4. National Origins Act of 1924 further reduced immigration, especially from Southern and Eastern Europe while eliminating it from Asia. The quota was then based on the 1890 census and the quota percentage lowered to 2%, allowing only 150,000 immigrants per year. Since the majority of Southern and Eastern immigrants arrived after 1890, this severely lowered their slots of the 150,000 and gave preference to immigrants from Northern and Western Europe.

      5. National Origins Act of 1929 changed the percentage of immigrants from any single country to the percentage of the total population in Europe. As an example Italian immigration dropped from an annual number of 160,000 to 6,000 by 1929. Most Western and Northern European countries never used their total allotment.

  1. Birth and Mortality Rates.

    1. Birth Rates declined in the 1920s as contraceptives became more common and women put off marriages or children to go to school or pursue a career.

      1. The average family size was 7 people in 1900 but only 5 people by 1930.

      2. Increasingly liberal divorce laws increased divorces from 1 out of 8 marriages in 1920 to 2 out of 7 by 1929. Divorced women had fewer children during the 1920s, an increase in the time fertile women were not having children.

      3. More women attended college and so they put off marriage. (TEKS 113.32.C.5.A)

        1. By 1929 more women went to college than men for the first time.

      4. More women were working outside of the home and that decreased the tendency to become pregnant as they chose work over childbirth.

        1. In 1920 8 million women worked outside the home, by 1929 11 million worked outside the home.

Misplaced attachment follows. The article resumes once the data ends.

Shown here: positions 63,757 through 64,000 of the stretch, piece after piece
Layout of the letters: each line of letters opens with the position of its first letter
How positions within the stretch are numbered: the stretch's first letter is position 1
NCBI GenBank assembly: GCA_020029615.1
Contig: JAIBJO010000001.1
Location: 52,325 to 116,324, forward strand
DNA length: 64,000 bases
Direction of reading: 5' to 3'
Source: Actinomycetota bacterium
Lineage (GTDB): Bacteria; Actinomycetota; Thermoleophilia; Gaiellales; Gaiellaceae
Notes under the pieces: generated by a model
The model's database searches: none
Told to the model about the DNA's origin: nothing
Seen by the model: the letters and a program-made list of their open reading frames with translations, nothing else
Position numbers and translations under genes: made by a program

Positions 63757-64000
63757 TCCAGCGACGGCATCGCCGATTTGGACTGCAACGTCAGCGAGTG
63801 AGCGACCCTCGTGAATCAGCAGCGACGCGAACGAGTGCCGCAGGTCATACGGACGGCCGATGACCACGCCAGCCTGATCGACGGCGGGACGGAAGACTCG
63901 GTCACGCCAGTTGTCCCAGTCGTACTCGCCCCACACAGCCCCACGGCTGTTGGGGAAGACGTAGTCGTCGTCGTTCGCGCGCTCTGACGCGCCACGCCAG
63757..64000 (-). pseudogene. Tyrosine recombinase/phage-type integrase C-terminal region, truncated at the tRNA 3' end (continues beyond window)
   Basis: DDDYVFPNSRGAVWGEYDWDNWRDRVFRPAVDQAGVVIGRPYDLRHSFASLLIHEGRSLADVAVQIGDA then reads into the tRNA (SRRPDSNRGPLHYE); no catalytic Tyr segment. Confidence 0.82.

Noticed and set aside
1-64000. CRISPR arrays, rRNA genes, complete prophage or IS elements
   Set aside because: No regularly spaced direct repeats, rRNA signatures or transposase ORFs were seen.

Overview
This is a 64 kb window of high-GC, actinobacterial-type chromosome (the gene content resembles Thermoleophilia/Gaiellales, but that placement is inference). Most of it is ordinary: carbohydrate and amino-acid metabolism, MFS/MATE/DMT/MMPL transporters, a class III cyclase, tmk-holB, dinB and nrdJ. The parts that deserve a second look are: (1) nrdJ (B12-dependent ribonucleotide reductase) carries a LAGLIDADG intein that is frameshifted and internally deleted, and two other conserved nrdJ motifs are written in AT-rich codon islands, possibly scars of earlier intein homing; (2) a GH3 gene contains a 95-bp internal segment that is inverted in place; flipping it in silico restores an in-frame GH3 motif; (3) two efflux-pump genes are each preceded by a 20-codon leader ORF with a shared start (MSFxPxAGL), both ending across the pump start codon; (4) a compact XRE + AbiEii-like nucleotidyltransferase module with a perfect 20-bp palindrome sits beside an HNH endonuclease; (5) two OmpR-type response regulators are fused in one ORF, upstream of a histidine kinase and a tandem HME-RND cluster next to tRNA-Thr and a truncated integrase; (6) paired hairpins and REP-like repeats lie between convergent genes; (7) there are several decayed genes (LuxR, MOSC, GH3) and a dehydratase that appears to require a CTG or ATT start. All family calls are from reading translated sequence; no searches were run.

2. Most jobs were in “women’s professions”-teaching, nurses, domestic servants, salesclerks. The biggest increase in job opportunities for women came in office/clerical work. Women lost ground in professional areas. Between 1920 and 1930 the number of women doctors dropped by half. Pay for women doing the same work as men was ½ of the pay men received. More married women were working than before.

    2. As birth rates decreased, mortality rates also decreased for a variety of reasons.

      1. Fewer women were dieing in childbirth as the number of births declined. For the first time in recorded history female mortality rates were lower than male rates.

      2. Better health care and nutrition combined with less physically demanding lives increased average life expectancy from 54 years old in 1920 to 60 by 1930.

        1. As a result, America literally became an older country.

        2. There became greater need for pensions supplied by companies or states.

        3. Many elderly moved to warmer climates in Florida or California.

        4. Creation of first old age homes.

  1. Other Generational Demographics

    1. The Rise of Young People.

      1. Young people or teenagers became a distinct group during the 1920s.

      2. High school enrollment quadrupled from 1917 to 1930.

      3. Most students attended new urban schools where most of their waking hours were spent with their peer age group.

        1. This led to an influence in distinctive styles for the young people.

        2. Creation of generation gap.

          1. Forms of rebellion included drinking, casual sexual encounters, and clothing and music styles.

    2. Rise of College

      1. 1/3 of all high school graduates entered college during the 1920s.


Allen, Frederick Lewis. Only Yesterday: An Informal History of the 1920s.

Berstein, Irving. The Lean Years: A History of the American Worker, 1920-


Fass, Paula. The Damned and the Beautiful: American Youth in the 1920s.

Fitzgerald, F. Scott. This Side of Paradise.

Huggins, Nathan. Harlem Renaissance.

Perrett, Geoffrey. America in the Twenties.

Sinclair, Andrew. Prohibition: the Era of Excess.